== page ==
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Latina Lingua Techniques and Other Wonderings

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Latina Lingua Techniques and Other Wonderings

Postby Prozac » Sat Feb 14, 2009 9:10 pm

I've been puzzling over what might be the best technique for learning with Latina Lingua.

I was a good halfway through Wheelock before starting on Latina Lingua, but quickly found difficulty with the vocabulary after a few chapters. I figure that stopping mid-sentence and taking out a dictionary is probably not the best way to go about acquiring an idiom for the language. To avoid this, I thought it might be a good idea to learn off the list of new vocabulary at the end of each chapter by rote beforehand, with the idea that this would allow me to complete each chapter fluidly and without any stops.

Then again I'm beginning to wonder if neither of these approaches are best and that I should just force myself ahead and get the 'gist' of each word and learn it by association, context and repetition rather than by definition. I have some trouble with this approach because it goes against my more pedantic nature and I know I will just be anxious that I'm on the wrong track. And I wonder if this method might deprive me of the linguistic benefits of learning the language - I'm learning Latin not just to read Latin, but also to improve my command of language in general.

Also, I'm tempted to type out a translation of each chapter on the computer, but I have a feeling that the Orberg approach might discourage learning by translation.


So in summary

Should I:
1 - Look up any words in the dictionary as I go along
2 - Learn vocabulary in advance of each chapter
3 - Avoid using a dictionary at all

and
4 - Is it a bad idea to keep a written translation of each chapter
5 - Do any of the ancillary books include an English translation that I could check against my own?

Another thing,
I haven't been doing the exercises at the end of each chapter because I figured my work in Wheelock would be sufficient (and I guess because I was lazy too). Is this a bad idea? Are they worth doing?

Thanks for your thoughts!
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Re: Latina Lingua Techniques and Other Wonderings

Postby little flower » Sun Feb 15, 2009 5:04 pm

hi prozac.
little flower here.i will give you my experience for what its worth.i spent approx two years on the three volume teach yourself series and did most of wheelock self tutorials. Then i got myself a tutor (dr Ann martin) who recommended that we work through LL (familia romana) together.After about ten months we are on chapter 30.The format we use is 1.we read the chapter together.she points out any new vocabulary/grammar and asks me questions (in latin) to see if i have understood the reading. 2. Having taped the skype conversation (via skylook) i write out all the questions and answers for future reference. 3. At the end of each chapter i do the exercises and check my answers in the answer book (teachers materials) .If i have any problems i email her or wait for the next session. 4. If i have time i also do the accompanying exercitia (1) exercises.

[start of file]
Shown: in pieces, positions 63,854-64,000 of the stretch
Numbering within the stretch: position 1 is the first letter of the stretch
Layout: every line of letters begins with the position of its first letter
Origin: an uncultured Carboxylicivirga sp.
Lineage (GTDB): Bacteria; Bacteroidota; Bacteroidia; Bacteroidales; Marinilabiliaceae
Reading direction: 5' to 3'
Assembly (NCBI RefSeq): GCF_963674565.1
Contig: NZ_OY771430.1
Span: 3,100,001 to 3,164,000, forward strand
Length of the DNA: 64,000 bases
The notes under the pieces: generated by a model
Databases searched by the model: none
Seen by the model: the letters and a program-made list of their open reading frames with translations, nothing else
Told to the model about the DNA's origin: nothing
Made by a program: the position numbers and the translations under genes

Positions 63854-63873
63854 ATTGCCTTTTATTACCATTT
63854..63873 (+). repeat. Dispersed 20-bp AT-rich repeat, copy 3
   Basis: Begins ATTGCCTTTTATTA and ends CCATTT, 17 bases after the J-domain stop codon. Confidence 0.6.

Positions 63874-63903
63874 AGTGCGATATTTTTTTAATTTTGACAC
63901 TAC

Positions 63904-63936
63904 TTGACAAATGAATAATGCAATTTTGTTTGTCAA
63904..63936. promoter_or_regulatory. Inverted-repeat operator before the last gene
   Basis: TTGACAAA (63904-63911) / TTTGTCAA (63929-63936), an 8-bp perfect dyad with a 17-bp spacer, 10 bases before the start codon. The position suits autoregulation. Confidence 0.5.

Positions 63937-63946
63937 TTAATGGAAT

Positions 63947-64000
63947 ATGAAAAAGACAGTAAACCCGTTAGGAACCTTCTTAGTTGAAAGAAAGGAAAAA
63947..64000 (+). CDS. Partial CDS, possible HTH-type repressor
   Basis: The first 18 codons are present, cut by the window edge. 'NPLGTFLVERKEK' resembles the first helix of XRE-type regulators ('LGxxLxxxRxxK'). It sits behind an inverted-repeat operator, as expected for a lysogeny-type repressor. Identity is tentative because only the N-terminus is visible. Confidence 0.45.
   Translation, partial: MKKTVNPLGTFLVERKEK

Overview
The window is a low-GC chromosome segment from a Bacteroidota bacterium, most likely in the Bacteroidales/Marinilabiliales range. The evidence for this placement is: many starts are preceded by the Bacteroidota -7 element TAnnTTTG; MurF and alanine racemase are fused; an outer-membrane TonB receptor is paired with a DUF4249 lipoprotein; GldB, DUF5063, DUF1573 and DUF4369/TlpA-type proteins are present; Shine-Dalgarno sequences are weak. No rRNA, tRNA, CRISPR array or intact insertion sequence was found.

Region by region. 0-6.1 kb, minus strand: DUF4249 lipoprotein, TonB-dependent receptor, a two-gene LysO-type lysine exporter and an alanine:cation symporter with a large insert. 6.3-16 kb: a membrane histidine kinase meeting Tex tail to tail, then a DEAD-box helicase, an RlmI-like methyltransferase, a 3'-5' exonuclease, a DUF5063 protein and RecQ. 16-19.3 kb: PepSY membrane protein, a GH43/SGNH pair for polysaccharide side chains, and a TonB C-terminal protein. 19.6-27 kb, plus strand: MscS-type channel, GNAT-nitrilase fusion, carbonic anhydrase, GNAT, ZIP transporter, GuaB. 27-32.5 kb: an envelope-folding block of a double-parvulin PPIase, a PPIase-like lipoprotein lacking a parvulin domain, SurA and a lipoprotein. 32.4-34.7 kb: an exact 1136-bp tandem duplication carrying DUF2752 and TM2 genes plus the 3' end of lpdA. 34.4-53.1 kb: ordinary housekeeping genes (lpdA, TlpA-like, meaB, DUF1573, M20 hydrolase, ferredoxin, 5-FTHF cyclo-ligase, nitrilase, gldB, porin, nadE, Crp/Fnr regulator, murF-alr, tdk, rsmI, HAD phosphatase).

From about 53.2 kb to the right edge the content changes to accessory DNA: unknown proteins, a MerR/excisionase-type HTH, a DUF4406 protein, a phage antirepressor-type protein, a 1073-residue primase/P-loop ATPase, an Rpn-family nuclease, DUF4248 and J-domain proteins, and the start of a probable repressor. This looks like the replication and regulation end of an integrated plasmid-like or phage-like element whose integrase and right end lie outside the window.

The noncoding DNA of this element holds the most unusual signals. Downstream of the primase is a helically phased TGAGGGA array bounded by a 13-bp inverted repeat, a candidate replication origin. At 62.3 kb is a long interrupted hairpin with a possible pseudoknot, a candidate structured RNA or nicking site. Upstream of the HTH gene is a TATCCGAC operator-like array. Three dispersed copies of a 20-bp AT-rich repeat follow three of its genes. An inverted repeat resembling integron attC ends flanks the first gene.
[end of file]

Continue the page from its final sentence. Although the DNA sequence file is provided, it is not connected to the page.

My thoughts on this are
A. I rather to spend as much time as possible trying to listen to and speak the languge than continuous reading/writing.
B. I prefer to learn vocabulary by repeated use (again speaking) for example via evan milners latinum podcast.
C. I have found that LL slowly builds confidence in grammar without over emphasis on original sources and authors in the beginning.I am looking for a foundation that will allow me to undertake seminary studies later on (p.g). I hope to be a priest in the latin rite(sspx).
D. Since the vulgate has a vocabulary of over fifty thousand words and a typical ecclesiastical latin grammar course (e.g. 28cd's from SOSM .inc) which should take at least 14 weeks there is plenty for me to work on well into the future.

hope that helps

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Re: Latina Lingua Techniques and Other Wonderings

Postby nov.ialiste » Mon Feb 16, 2009 1:21 am

I am also working through LL alone. I had already worked through two thirds of D'Ooge's book so the first few chapters were fairly easy but new vocab was appearing not so far into the book.
Prozac wrote:
Should I:
1 - Look up any words in the dictionary as I go along
2 - Learn vocabulary in advance of each chapter
3 - Avoid using a dictionary at all

I think either 1 or 2 is fine. I look up each word that I do not know while reading. I don't find that it interferes too much and I feel confident that I did not misunderstand.
Prozac wrote:and
4 - Is it a bad idea to keep a written translation of each chapter
5 - Do any of the ancillary books include an English translation that I could check against my own?

The idea of LL is to learn Latin in Latin and not to resort to translation (obviously you have to look up words you don't know).

I should recommend that you do not make any translations, at least not at first: if at a later stage you want to for interest, then okay. That way the Latin which you have read and the ideas conveyed remain solely in Latin. This should help build facility in internalizing the structure of Latin.

My main foreign language is Finnish (as I live in Finland, but my native language is English). As you may know, Finnish is a highly inflected language and being non-Indo-European much more alien than Latin.